On this day, on June 6, 1944, more than 160,000 Allied troops landed on the Normandy beaches of France as part of “Operation Overlord” which helped bring World War II to an end.
Commonly known as "D-Day," the day marks the Allies' invasion of Normandy, a military campaign that marked more than anything else in public memory the expected defeat of Nazi Germany in World War II.
The Normandy landings were months in the Allied planning and were kept secret from Hitler and his forces despite a huge trans-Atlantic mobilization of industry and manpower.
Under the cover of darkness, thousands of Allied paratroopers jumped behind Germany's coastal defenses. Then, as day broke, warships pounded German positions before hundreds of landing craft disgorged the infantry troops under a barrage of machine-gun fire and artillery.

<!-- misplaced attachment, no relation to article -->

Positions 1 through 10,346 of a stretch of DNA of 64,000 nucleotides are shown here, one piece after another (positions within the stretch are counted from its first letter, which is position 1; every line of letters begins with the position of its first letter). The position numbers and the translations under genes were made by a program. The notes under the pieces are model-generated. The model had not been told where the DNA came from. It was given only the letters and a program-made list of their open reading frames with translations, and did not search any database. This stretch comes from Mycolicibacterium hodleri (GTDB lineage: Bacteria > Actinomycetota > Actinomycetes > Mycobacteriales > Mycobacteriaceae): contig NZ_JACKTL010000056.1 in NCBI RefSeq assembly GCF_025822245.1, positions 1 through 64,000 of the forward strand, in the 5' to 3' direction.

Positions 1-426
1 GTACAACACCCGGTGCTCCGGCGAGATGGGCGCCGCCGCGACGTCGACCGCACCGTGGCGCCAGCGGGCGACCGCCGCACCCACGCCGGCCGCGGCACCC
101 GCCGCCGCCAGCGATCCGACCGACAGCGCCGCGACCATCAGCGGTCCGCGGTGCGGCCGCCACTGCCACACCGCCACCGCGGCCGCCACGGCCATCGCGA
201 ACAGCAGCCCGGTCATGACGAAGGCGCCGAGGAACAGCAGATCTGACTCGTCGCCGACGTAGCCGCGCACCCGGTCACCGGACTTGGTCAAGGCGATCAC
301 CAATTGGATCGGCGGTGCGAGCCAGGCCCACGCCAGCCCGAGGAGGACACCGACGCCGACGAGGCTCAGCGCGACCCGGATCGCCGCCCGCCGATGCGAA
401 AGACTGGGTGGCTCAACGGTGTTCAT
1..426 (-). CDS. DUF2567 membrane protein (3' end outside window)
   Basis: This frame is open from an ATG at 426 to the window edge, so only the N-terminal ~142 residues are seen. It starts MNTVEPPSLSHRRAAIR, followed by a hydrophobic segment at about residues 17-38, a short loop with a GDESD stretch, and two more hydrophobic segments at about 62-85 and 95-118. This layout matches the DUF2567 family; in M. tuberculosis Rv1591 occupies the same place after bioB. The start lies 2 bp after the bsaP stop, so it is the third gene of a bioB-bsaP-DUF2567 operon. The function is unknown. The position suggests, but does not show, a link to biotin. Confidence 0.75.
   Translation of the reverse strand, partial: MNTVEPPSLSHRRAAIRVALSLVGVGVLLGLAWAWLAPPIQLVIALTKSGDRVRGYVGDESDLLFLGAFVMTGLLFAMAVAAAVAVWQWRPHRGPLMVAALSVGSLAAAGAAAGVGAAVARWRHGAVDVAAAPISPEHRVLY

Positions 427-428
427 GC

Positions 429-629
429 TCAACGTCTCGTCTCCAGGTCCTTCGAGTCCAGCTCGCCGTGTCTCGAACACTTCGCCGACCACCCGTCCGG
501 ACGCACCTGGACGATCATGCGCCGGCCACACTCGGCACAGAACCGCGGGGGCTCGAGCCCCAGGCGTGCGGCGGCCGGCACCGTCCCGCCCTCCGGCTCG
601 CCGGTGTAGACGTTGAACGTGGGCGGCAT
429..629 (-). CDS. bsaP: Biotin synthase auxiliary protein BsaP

The Germans suffered losses – dead and wounded – ranging from 4,000 to 9,000, while the Allies suffered about 4,500 dead and 6,000 wounded.
The Normandy landings remain the largest ever amphibious invasion and paved the way for western Europe's liberation.
Reuters contributed to this report.